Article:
UFC on FX 3: Plagued by "bad judging and even worse reffing"Posted on June 14, 2012, 12:38 AM by Mike Searson
Florida is famous for a lot of things: warm weather, sandy beaches, alligators, oranges, hanging chads and now, in the words of UFC President Dana White: "bad judging and even worse reffing". White was referring to the judging and reffing that took place at UFC on FX 3, this past Friday from Sunrise, Florida.
In the fight between Seth Baczynski and Lance Benoist, Baczynski took two knees to the face while grounded. Rather than docking a point from Benoist, he was merely given a warning. Things like this are common when fighters move from one state's commission to another, and in their defense, the Florida Boxing Commission has not held governance over a UFC Event in over three years. However, this was not the only incident in question.
Take the fight between Dustin Pague and Jared Papazian for example. When the fight went to ground, Pague went for a rear-naked choke. To escape from it, Papazian started to push off the cage with his feet. Referee Frank Gentile warned Papazian six times not to push off the cage with his feet, going so far as to step in pull both of the fighters' feet off the cage, himself. There was no sign that either fighter was fence-grabbing with their toes. Gentile's actions were pointed out by White in the post-event press conference: "How about the guy who's yelling at the fighters, yelling, 'You can't touch the cage'? Like his body cannot touch the cage. What? There were others, too. It was bad. It was as bad as bad gets. I mean, when the ref is interfering with the fight completely...you're not even supposed to know the ref is there. But that wasn't the case tonight."
However, the Florida Boxing Commission (FBC) is standing by Gentile. The Commission said through spokesperson Sandi Poreda: "In the specific situation with Papazian’s feet on the cage, there was a miscommunication between the referee and the fighter. The referee was enforcing the rule that prohibits 'grabbing' the cage with one's toes. The officials discuss each event after the event has concluded. This issue was discussed, and the officials were encouraged to communicate clearly with fighters. Jared Papazian has not appealed the decision."
Even more unusual was the scoring of the Mike Pierce vs. Carlos Rocha bout. Pierce controlled the entire fight and yet it was recorded as a split-decision. Having seen my share of fights 6 inches from the cage or the ring, I do not always subscribe to the "what fight was he watching?" school of thought. There are things that can be missed in a fight depending upon where the judge in question is sitting and their field of view. In this instance, the judge had reversed the corners and scored the fight in error.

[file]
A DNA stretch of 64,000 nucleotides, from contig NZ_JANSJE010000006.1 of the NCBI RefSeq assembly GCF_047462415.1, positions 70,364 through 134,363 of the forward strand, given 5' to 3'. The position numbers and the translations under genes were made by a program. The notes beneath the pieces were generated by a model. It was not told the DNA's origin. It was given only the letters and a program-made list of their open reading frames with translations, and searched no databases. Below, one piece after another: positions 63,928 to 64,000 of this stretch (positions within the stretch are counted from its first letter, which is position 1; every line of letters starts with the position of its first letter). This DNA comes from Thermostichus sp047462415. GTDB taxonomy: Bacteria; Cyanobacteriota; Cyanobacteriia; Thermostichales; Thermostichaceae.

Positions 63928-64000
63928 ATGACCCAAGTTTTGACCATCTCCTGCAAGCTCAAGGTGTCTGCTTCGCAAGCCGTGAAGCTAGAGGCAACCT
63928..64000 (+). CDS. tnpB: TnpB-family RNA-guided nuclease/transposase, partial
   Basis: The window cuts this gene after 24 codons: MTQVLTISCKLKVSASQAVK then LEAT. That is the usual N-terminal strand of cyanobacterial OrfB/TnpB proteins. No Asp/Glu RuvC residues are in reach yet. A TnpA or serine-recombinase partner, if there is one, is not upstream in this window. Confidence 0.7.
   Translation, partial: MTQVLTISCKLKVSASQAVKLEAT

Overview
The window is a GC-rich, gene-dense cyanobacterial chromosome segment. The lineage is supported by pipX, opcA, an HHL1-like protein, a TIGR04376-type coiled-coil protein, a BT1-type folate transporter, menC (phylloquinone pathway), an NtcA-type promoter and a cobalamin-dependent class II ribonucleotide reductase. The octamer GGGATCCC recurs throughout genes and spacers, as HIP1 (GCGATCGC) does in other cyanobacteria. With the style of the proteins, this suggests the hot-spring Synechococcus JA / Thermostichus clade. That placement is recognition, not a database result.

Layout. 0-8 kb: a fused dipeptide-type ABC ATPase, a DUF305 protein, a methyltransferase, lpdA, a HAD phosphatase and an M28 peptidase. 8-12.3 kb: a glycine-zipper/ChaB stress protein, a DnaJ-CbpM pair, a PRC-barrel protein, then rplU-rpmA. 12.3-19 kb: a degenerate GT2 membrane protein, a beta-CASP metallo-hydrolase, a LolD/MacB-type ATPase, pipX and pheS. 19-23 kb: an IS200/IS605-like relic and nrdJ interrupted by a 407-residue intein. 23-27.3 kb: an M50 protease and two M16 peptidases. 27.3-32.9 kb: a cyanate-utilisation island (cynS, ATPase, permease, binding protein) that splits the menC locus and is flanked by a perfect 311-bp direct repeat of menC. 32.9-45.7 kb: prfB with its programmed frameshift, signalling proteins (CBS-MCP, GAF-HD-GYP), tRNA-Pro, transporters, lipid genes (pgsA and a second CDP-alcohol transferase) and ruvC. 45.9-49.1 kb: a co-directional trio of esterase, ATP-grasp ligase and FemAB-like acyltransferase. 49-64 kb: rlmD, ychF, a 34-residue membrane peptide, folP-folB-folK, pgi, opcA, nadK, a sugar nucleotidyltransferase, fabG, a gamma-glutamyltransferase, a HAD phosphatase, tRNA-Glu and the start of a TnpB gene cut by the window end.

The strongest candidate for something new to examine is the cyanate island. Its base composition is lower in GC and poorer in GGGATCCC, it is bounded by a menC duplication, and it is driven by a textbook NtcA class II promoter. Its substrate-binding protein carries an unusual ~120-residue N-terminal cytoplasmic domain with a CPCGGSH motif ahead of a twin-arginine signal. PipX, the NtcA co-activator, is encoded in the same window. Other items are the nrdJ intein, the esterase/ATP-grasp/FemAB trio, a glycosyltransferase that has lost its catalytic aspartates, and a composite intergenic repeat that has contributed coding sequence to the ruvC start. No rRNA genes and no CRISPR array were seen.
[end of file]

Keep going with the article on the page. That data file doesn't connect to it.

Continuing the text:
Our friends at MMAJunkie.com confirmed this with the FBC: "Officials with the Florida Department of Business and Professional Regulation, which oversees the Florida Boxing Commission, on Tuesday confirmed to MMAjunkie.com that judge Ric Bays, whose score was read as 30-27 for Rocha, had scored the fight in error.
"After the fight, Ric Bays informed the Commission that he scored the wrong corner and asked for a correction," said Sandi Poreda, the director of communications for the FDBPR. "As the other fight was starting, the commission changed it on the official record."
The problem is that nobody bothered to inform Price that he actually won by unanimous-decision until a day after the fight: "I was unaware that the judge scored it for the wrong corner, nor was I told. My thoughts on the outcome still remain the same. Judges have had a bad rap for a while now, and it's instances like this that don't help their case any. I don't know what's worse: Scoring it for Rocha 30-27, or saying he accidentally put the scores down wrong on the card. Come on, pal – you only have two options: red or blue. Bruce Buffer even starts out by introducing us from the red or blue corners. It seriously makes you wonder where the hell they get these people."
Bad decisions, misgiuided referee calls and poor scoring are part of the fight business. Usually they are isolated incidents and occur every once in a while. The headliner of UFC on FX 3: Demitrius vs. McCall, was, ironically, a rematch that resulted from improper scoring in Australia. However, this card seemed to be rife with these issues. One cannot blame Dana White for telling the press that night: "You better get used to Vegas."